I spent my teens living in Edinburgh. At weekends, I avoided people, spent my time wandering around the city taking photographs of the expected fare: historic buildings, monuments, and the always busy streets. I guess I was trying to fix, as much in my head as in black & white and color, how I fitted into all of this—other than by a mere accident of birth.
When a roll was finished, I waited the obligatory three days to a week for the magic to be done and a slim paper wallet filled with photographs to be returned. The finished pictures offered something I thought I could call my own. But a lot of the time, I wondered why the hell I’d bothered. The pictures were all too often backdrops—little more than mere representations of what already existed. That’s possibly why I always liked the pictures that came back with a quality control label attached. The ones that stated the image was blurred, or out of focus, or the subject was too close to the camera or camera shake. These poorly-taken pictures were far more appealing to me as they were a starting point for imagination rather than biography.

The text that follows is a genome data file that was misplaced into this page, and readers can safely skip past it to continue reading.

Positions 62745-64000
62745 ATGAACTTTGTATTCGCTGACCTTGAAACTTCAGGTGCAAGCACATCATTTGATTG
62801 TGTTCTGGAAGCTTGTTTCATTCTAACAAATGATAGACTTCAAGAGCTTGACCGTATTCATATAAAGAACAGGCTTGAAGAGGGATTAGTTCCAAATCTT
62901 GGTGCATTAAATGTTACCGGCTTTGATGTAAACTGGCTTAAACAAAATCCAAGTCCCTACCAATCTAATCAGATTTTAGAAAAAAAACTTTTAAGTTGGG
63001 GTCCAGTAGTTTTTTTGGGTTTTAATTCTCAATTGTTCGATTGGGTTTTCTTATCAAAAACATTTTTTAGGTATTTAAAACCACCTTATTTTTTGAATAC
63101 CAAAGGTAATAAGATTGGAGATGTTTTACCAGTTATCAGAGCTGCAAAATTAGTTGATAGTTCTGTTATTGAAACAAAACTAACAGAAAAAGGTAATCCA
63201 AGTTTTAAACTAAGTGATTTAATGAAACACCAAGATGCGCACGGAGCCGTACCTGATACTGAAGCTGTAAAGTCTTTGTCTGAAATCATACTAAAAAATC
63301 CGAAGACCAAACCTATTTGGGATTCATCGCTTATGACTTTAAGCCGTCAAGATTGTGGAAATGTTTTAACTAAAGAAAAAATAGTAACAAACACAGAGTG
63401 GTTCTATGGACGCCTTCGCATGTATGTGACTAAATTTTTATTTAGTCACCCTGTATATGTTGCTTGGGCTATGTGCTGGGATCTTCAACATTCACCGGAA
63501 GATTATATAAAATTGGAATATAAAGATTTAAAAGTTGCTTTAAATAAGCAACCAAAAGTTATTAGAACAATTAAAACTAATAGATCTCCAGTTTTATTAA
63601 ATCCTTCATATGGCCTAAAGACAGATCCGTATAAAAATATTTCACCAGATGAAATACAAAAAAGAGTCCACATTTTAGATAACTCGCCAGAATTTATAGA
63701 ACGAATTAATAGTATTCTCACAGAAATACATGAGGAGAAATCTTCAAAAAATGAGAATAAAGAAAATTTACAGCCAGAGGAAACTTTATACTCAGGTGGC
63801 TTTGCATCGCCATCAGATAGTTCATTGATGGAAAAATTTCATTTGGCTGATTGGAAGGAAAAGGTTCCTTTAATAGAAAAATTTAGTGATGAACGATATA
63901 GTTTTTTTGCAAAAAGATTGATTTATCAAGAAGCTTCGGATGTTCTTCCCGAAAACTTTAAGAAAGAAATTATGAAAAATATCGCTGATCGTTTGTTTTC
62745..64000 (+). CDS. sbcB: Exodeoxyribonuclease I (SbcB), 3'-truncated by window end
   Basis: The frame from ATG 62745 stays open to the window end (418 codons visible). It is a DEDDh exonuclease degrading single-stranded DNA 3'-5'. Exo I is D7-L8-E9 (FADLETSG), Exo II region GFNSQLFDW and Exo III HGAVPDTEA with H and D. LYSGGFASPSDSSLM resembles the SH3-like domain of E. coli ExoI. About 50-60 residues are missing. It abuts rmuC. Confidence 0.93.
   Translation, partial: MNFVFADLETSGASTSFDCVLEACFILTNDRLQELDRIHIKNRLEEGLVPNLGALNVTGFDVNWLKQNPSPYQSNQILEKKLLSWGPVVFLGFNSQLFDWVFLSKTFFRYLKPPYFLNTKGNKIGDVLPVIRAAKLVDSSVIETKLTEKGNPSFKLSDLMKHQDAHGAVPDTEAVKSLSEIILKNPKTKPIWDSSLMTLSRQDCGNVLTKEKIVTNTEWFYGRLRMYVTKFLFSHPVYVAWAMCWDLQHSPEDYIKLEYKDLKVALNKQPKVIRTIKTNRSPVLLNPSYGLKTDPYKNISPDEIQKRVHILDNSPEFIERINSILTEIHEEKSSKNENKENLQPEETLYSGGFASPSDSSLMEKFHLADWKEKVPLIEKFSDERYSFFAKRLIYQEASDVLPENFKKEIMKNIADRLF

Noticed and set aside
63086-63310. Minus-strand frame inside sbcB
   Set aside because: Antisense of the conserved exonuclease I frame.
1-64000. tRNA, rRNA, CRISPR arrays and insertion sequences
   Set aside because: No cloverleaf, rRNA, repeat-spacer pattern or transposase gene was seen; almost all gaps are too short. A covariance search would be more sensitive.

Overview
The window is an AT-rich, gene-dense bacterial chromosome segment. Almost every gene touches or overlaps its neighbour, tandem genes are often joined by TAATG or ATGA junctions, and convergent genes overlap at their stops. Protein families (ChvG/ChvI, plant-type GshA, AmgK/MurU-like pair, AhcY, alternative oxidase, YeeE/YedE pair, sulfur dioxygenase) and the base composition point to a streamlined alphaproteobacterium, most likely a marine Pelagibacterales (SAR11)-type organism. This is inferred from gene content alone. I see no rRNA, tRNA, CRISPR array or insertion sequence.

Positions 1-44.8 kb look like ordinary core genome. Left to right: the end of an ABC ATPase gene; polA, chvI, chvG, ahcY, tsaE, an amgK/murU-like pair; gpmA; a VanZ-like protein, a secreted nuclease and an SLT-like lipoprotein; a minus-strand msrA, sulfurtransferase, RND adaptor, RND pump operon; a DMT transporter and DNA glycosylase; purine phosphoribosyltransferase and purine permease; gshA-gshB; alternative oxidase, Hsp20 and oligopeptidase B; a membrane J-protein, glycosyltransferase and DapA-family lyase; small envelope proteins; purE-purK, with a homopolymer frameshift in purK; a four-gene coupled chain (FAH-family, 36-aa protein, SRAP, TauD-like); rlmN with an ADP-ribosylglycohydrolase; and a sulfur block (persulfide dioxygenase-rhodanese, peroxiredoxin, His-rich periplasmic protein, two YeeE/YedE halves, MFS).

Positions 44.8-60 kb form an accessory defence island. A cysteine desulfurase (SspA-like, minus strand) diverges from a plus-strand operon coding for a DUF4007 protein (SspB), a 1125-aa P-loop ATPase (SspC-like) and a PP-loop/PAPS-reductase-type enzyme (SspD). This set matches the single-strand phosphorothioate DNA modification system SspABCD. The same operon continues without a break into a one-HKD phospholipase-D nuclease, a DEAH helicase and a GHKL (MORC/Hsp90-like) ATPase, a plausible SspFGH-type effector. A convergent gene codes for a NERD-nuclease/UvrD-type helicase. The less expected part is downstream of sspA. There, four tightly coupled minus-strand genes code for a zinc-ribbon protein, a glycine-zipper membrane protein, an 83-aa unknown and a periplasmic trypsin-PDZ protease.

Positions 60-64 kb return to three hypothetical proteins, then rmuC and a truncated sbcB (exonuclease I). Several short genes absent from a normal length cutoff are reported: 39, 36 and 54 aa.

“Bad” photographs are sometimes like the best illustrations to weird tales of horror and nightmare. The woman who happily sat in her garden waiting for her picture to be taken oblivious of the small approaching beast, its flash of teeth and claws, ready to pounce and eat. Or, the family of monstrous shapeshifters captured unraveling in front of an unsuspecting tourist. Or, the demon held proudly aloft in its mother’s arms burning with the flames of Hell. Or, that strange Lovecraftian light moving purposefully across the creased waters of a lake.
Via La boite verte.
Previously on Dangerous Minds:
Black holes: Censorship’s handiwork creates eerie photographs
‘Ghosts’ photobomb portraits of their loved ones